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Utilities face one of the biggest challenges in their history as they are at the heart of the process of electrification and massive deployment of distributed resources.  The digitalization strategy that each company adopts will mark its future in the coming years and its positioning to meet the goals associated with a change in the energetic paradigm.

The unprecedent challenge that the electrical sector is living with the incorporation of electrical vehicles, solar panels, energy storage, heat pumps, IoT at the distribution level, translates into an exponential growth of data that needs to be managed. How to handle data becomes a key priority for the utilities that want to succeed in this new environment.

Wanted or not, the solution is to become a data driven utility and in doing so, utilities need to increase the anticipation, coordination, and personalization with which their networks, clients and devices are managed, operated and planned, while protecting privacy, security and reliability of the clients and assets.

Although utilities have made many efforts in recent years towards “digitalization”, few have found momentum. Utilities legacy presents several challenges that need to be overcome:

  • Organization silos make co-ordination difficult,
  • Fragmentation can lead to tools with low compatibility,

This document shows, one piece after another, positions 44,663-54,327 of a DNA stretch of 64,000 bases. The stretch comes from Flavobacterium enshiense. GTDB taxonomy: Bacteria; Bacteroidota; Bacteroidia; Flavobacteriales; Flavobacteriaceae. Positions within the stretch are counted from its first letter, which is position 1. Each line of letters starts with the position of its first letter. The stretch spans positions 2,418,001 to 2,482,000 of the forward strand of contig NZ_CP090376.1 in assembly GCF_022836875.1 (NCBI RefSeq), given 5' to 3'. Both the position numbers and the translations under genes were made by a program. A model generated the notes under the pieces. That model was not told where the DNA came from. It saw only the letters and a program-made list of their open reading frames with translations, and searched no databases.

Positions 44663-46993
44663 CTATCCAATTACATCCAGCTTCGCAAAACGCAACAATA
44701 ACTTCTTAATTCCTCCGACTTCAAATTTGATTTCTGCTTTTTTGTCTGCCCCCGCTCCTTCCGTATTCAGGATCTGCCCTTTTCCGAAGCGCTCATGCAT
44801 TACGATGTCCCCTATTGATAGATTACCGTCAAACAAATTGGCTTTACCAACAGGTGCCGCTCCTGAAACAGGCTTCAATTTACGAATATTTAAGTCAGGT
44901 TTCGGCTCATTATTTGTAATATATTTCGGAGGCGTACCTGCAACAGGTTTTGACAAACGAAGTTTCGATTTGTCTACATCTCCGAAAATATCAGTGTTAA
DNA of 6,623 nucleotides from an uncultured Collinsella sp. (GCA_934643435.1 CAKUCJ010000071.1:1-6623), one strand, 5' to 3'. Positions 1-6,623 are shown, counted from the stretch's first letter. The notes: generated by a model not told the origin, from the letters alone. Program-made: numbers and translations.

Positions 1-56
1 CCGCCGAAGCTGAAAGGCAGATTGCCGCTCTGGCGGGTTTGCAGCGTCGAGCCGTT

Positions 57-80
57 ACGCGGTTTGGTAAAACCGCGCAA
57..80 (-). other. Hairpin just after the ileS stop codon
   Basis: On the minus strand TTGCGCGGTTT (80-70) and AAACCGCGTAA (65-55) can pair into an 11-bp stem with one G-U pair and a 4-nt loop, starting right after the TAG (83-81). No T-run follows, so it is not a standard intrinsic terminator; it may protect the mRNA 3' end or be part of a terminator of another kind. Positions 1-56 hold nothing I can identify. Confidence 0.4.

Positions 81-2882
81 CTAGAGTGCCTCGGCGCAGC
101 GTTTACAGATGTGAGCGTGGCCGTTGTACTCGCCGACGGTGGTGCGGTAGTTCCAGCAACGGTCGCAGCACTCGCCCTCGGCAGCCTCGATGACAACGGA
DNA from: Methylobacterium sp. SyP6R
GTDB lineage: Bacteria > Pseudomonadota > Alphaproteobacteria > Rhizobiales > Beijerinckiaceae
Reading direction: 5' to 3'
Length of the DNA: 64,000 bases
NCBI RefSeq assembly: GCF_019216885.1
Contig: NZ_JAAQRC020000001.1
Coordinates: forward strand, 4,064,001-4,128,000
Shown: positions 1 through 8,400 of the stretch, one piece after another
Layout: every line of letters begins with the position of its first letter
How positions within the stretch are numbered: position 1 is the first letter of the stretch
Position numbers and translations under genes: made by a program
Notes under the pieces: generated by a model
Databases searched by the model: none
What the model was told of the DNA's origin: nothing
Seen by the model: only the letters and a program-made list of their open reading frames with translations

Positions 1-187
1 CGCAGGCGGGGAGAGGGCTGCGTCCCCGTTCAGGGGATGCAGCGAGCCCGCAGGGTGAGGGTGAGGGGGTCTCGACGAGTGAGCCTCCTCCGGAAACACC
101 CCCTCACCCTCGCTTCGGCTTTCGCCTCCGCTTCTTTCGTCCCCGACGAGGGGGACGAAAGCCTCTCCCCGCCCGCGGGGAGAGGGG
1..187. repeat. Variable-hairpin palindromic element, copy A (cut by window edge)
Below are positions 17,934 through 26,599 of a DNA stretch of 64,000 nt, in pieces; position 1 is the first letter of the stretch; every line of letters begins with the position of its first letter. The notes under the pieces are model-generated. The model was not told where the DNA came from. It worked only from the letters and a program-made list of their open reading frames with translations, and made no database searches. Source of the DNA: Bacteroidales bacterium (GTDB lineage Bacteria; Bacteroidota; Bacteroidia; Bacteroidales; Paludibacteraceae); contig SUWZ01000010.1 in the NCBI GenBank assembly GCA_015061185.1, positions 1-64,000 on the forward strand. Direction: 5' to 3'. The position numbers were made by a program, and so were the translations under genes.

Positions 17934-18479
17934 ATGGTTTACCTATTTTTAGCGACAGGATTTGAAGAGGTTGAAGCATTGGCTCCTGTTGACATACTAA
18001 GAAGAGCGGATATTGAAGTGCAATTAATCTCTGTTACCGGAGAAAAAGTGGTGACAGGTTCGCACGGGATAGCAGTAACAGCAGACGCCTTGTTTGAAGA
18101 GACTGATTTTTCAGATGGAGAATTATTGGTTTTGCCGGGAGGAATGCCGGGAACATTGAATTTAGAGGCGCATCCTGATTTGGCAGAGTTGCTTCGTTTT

• Data and legacy systems are not adapted to evolved ways of working.

To break the legacy mold, it is required a solid digitalization strategy that outlines for example when coordination is necessary or why temporarily legacy systems will need to be operated alongside next generation tools.

The first step to establish the foundation of the digitalization process is to understand the current status of the distribution company in the three different layers that affect digitalization:

  1. Physical layer. What is the hardware available? And what is the hardware needed for the desired job to be done?
  2. Connection layer. How is the hardware connected? What are the connection capabilities that are required for the job to be done?
  3. Data layer. What is the data available? What is the data needed for the job to be done?

The final purpose of the digitization process must enable data-driven decision making, but for this to be possible, the data obtained must be transformed into knowledge.

In the physical layer, the overall electrical system and even small sections of it, such as specific distribution networks, contain millions of devices that must be connected and coordinated so that the system works efficiently.

It is surprising to see how many companies have invested heavily in the physical and communication layers without having clear what was the purpose behind, or sometimes, focusing only on one of the potential applications and omitting further possibilities of extracting much more knowledge of those devices.

In fact, technologies that in many cases are considered core (advanced metering systems, 5G communications…) are in fact enabling technologies that pivot around the data layer. Therefore, while the digitalization strategy must be comprehensive and it is necessary to understand what needs to be done in the different layers of digitalization, the key to succeeding in becoming a data-driven utility starts with understanding what is the core and what is the enabler.